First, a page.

Sometimes it is said that electric currents are driven by differences in electrostatic potential (Galvani potential), but this is not exactly true. As a counterexample, multi-material devices such as p–n junctions contain internal electrostatic potential differences at equilibrium, yet without any accompanying net current; if a voltmeter is attached to the junction, one simply measures zero volts. Clearly, the electrostatic potential is not the only factor influencing the flow of charge in a material—Pauli repulsion, carrier concentration gradients, electromagnetic induction, and thermal effects also play an important role.

In fact, the quantity called *voltage* as measured in an electronic circuit has a simple relationship to the chemical potential for electrons (Fermi level). When the leads of a voltmeter are attached to two points in a circuit, the displayed voltage is a measure of the *total* work transferred when a unit charge is allowed to move from one point to the other. If a simple wire is connected between two points of differing voltage (forming a short circuit), current will flow from positive to negative voltage, converting the available work into heat.

The Fermi level of a body expresses the work required to add an electron to it, or equally the work obtained by removing an electron. Therefore, *V*_{A} − *V*_{B}, the observed difference in voltage between two points, *A* and *B*, in an electronic circuit is exactly related to the corresponding chemical potential difference, *µ*_{A} − *µ*_{B}, in Fermi level by the formula

V
A
−
V
B
=
μ
A
−
μ
B
−
e
where *−e* is the electron charge.

From the above discussion it can be seen that electrons will move from a body of high *µ* (low voltage) to low *µ* (high voltage) if a simple path is provided. This flow of electrons will cause the lower *µ* to increase (due to charging or other repulsion effects) and likewise cause the higher *µ* to decrease. Eventually, *µ* will settle down to the same value in both bodies. This leads to an important fact regarding the equilibrium (off) state of an electronic circuit:

*An electronic circuit in thermodynamic equilibrium will have a constant Fermi level throughout its connected parts.*
This also means that the voltage (measured with a voltmeter) between any two points will be zero, at equilibrium. Note that thermodynamic equilibrium here requires that the circuit be internally connected and not contain any batteries or other power sources, nor any variations in temperature.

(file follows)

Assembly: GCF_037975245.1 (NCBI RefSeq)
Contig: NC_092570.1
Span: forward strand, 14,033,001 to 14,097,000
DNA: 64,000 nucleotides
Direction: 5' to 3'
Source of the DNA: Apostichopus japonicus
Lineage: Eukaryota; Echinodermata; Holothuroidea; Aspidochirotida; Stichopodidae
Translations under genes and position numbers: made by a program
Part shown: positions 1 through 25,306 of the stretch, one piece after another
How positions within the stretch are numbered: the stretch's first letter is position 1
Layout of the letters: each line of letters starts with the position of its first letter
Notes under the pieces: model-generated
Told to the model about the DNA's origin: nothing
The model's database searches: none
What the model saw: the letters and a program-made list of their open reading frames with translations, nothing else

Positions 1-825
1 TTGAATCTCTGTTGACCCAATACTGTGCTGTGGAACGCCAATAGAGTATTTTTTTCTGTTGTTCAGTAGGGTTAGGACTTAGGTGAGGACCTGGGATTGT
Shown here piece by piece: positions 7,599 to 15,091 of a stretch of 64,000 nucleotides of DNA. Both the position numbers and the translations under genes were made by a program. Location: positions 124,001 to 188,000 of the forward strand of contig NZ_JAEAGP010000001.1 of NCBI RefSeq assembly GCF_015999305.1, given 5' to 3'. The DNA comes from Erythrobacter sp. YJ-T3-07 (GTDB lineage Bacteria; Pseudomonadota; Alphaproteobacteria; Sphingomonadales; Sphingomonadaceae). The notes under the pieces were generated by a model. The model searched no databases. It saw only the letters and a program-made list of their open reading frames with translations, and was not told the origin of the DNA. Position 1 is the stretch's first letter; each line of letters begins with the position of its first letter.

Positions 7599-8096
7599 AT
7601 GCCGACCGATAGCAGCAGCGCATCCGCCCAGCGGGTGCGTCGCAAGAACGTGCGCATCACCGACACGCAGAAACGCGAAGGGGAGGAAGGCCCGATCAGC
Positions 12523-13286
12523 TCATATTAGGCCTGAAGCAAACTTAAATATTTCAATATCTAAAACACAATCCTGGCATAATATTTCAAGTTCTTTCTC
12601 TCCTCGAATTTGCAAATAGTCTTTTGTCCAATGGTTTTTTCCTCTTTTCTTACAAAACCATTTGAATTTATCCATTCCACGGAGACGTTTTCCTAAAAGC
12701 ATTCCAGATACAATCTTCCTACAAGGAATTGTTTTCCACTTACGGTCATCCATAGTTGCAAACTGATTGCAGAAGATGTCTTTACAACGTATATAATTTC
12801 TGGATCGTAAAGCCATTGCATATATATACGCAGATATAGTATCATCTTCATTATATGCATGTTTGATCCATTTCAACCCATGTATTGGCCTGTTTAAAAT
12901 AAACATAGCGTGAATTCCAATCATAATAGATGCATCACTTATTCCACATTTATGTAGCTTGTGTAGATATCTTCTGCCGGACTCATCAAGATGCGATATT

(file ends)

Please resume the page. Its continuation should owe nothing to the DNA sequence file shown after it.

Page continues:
In the band theory of solids, electrons are considered to occupy a series of bands composed of single-particle energy eigenstates each labelled by *ϵ*. Although this single particle picture is an approximation, it greatly simplifies the understanding of electronic behaviour and it generally provides correct results when applied correctly.

The Fermi–Dirac distribution,
f
(
ϵ
)
, gives the probability that (at thermodynamic equilibrium) a state having energy *ϵ* is occupied by an electron:

f
(
ϵ
)
=
1
e
(
ϵ
−
μ
)
/
k
T
+
1
Here, *T* is the absolute temperature and *k* is Boltzmann's constant. If there is a state at the Fermi level (*ϵ* = *µ*), then this state will have a 50% chance of being occupied. The distribution is plotted in the left figure. The closer f is to 1, the higher chance this state is occupied. The closer f is to 0, the higher chance this state is empty.

The location of *µ* within a material's band structure is important in determining the electrical behaviour of the material.

In an insulator, *µ* lies within a large band gap, far away from any states that are able to carry current.
In a metal, semimetal or degenerate semiconductor, *µ* lies within a delocalized band. A large number of states nearby *µ* are thermally active and readily carry current.
In an intrinsic or lightly doped semiconductor, *µ* is close enough to a band edge that there are a dilute number of thermally excited carriers residing near that band edge.
In semiconductors and semimetals the position of *µ* relative to the band structure can usually be controlled to a significant degree by doping or gating. These controls do not change *µ* which is fixed by the electrodes, but rather they cause the entire band structure to shift up and down (sometimes also changing the band structure's shape). For further information about the Fermi levels of semiconductors, see (for example) Sze.

If the symbol *ℰ* is used to denote an electron energy level measured relative to the energy of the edge of its enclosing band, *ϵ*_{C}, then in general we have *ℰ* = *ϵ* – *ϵ*_{C}. We can define a parameter *ζ* that references the Fermi level with respect to the band edge:

ζ
=
μ
−
ϵ
C
.